Saturday, August 27, 2005

Why the War was Wrong, Part the First

What does Robert Manne say? (I am only starting with him because his is the first essay in the book. It says in the introduction that he is Professor of Politics at *ahem* Latrobe, and –as you doubtless know- a columnist for the Age and the Devil Bunny City Morning Herald.)

“The danger of this conflation of the pre-emptive strike and preventive war was aggravated precisely by the fact that ... the US reserved for itself the right to strike unilaterally without mandate from the established procedures of the United Nations. ...the US not only reserved for itself the right to go to war on the basis of an imagined threat. It also arrogated to itself the exclusive right to decide when and where such a threat existed.
... If all states possessed this right, the Bush doctrine opened the way for a return to the law of the jungle, where the powerful have the capacity to impose their will on the weak. If, on the other hand, the right did not exist for other states, the Bush doctrine amounted to an almost formal claim to US world hegemony.”

This is as close as Robert Manne comes in his essay to explaining why the 2003 War was wrong. What is his assumption, that we must share in order to accept his argument? I believe it is this: The United Nations has moral authority over the nations that comprise it.

What is the United Nations? The United Nations itself is simply another manifestation of the law of the jungle Manne talks about. The United Nations is an institution imposed by the victors in the last World War in order to impose their collective will upon the vanquished. The law of the jungle has never gone away, so it cannot return: all states have, in practice, always behaved in the way Manne paints as a new and disturbing innovation of President Bush. Their leaders, for good or- generally- evil, decide for themselves where a threat to their state exists and what they should do about it. The powerful do indeed, and will as long as the words ‘powerful’ and ‘weak’ have any meaning, have the capacity to impose their will upon the weak. The United Nations has no standing army, and so it cannot stop them, whatever legal authority it may have.

What is the United Nations? It is the sum of the states that compose it, all of which are institutions imposed by force upon unwilling or compliant individual human beings. Some of these states are halfway decent, most of them are not, some of them are awful. Without exception these abstractions called states have magnified their importance to a fantastic and obscene degree over the importance of real, non-abstract entities called individual human beings. ‘Legality’ is what each state says it is, and ‘internationl law’ is what they have collectively decided it is. Some laws are in reasonable accord with reason and morality, some are less so, and some are awful. According to the rules of the United Nations, the Vietnamese invasion of Cambodia was illegal, and Pol Pot’s regime continued to occupy Cambodia’s seat in the United Nations for a decade. I accept that the Anglospherican invasion of Iraq was illegal, in exactly the same way that Vietnam’s invasion of Cambodia was illegal. This is not relevant to the question of whether it was right or wrong.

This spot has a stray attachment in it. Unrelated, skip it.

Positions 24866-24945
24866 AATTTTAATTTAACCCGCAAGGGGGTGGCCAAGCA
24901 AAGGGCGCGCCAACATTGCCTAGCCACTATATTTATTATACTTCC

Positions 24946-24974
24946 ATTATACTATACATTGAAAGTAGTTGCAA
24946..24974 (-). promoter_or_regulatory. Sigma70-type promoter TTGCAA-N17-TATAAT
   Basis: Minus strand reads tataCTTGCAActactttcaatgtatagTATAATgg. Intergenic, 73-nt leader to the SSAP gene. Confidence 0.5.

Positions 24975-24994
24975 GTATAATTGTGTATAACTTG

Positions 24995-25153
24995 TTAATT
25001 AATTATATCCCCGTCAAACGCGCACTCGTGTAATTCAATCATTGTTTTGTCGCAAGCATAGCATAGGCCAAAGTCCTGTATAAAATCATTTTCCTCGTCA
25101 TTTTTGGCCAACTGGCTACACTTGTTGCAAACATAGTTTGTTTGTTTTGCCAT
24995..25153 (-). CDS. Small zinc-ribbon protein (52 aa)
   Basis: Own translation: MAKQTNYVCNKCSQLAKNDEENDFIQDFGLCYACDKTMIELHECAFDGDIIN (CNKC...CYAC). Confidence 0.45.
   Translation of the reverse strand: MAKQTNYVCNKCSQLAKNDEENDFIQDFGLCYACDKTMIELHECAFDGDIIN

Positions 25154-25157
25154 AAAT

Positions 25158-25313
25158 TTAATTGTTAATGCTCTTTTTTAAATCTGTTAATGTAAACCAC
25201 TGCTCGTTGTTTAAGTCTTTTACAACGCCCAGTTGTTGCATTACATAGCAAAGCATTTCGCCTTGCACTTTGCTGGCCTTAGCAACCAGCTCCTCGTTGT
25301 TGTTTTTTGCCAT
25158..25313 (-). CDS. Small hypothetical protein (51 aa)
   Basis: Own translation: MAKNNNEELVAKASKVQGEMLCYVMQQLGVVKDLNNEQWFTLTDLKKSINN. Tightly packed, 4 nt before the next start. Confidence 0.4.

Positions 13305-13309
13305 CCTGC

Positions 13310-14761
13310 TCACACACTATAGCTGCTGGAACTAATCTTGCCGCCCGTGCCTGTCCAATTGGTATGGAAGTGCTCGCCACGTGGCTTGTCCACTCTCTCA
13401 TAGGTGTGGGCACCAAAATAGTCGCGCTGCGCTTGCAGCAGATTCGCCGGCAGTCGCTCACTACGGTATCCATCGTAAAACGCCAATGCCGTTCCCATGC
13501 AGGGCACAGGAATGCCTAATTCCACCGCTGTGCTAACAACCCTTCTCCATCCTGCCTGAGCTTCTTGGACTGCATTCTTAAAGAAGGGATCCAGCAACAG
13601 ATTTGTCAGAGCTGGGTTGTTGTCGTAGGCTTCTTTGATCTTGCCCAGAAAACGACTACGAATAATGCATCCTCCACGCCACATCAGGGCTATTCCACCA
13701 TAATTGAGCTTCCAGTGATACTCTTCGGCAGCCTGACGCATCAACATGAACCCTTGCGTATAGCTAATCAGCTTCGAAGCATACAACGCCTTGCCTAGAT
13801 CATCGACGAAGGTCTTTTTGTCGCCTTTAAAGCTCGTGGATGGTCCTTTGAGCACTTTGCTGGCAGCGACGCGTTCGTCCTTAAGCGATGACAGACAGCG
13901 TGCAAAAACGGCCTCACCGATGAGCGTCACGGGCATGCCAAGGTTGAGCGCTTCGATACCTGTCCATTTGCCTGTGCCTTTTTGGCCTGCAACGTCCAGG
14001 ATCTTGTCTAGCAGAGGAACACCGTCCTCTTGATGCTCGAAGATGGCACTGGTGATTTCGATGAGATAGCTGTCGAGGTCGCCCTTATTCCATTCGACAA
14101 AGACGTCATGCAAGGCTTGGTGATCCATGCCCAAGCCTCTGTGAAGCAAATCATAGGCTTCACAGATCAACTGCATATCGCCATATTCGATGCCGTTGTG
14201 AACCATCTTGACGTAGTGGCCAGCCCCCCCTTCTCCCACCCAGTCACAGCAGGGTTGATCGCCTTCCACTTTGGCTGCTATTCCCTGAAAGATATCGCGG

Hilary Charlesworth (Profesosr of International Law at the Australian National University) demonstrates entirely convincingly- as you would expect a Professor at a real university to do- that the invasion was, according to the accepted principles of international law, illegal.

Eva Sallis (an Australian-born writer) communicated her emotional state in a most satisfactory way, as one expects a novelist to do, but presented no rational argument that I could find.

The next essay, by Raimond Gaita (Professor of Moral Philosophy, University of London and the Australian Catholic University) seems rather more coherent from the first few pages- although it reads disturbingly as though it might have been written by myself, Dr Clam. Knowing my own formidable powers, I therefore expect it will convince me, so I bid you farewell from what may well be my last ‘pro-war’ post!

Wednesday, August 24, 2005

From Fred Hoyle's 'The Black Cloud'

'The two men were mentally too dissimilar for more than a half hour of conversation between them to be possible. When the Home Secretary talked, it was his aim to make those to whom he was talking react according to some pre-arranged plan. It was irrelevant to him how he succeeded in this, so long as he succeeded. ... For the most part, like other administrators, he found that arguments containing some deep-rooted emotional appeal, but couched in seemingly logical terms, were usually successful. For strict logic he had no use whatsoever. To Kingsley on the other hand strict logic was everything, or nearly everything.'

I am slowly working my way through a book called 'Why the War was Wrong', trying to figure out the rational arguments are, and hope to respond soon...

Saturday, August 20, 2005

Pax Americana

I'm not quite sure what Marco means when he says Pax Americana, but I mean what the phrase was coined for, something exactly analogous to the Pax Romana under the Four Good Emperors, but exhibiting the distinctive characteristics of American rather than Roman civilisation. "One world under God, with Liberty and Justice for All". In such a world I, selfishly, would not have to worry about my children being drafted to fight the barbarians, which is why it holds great appeal to me.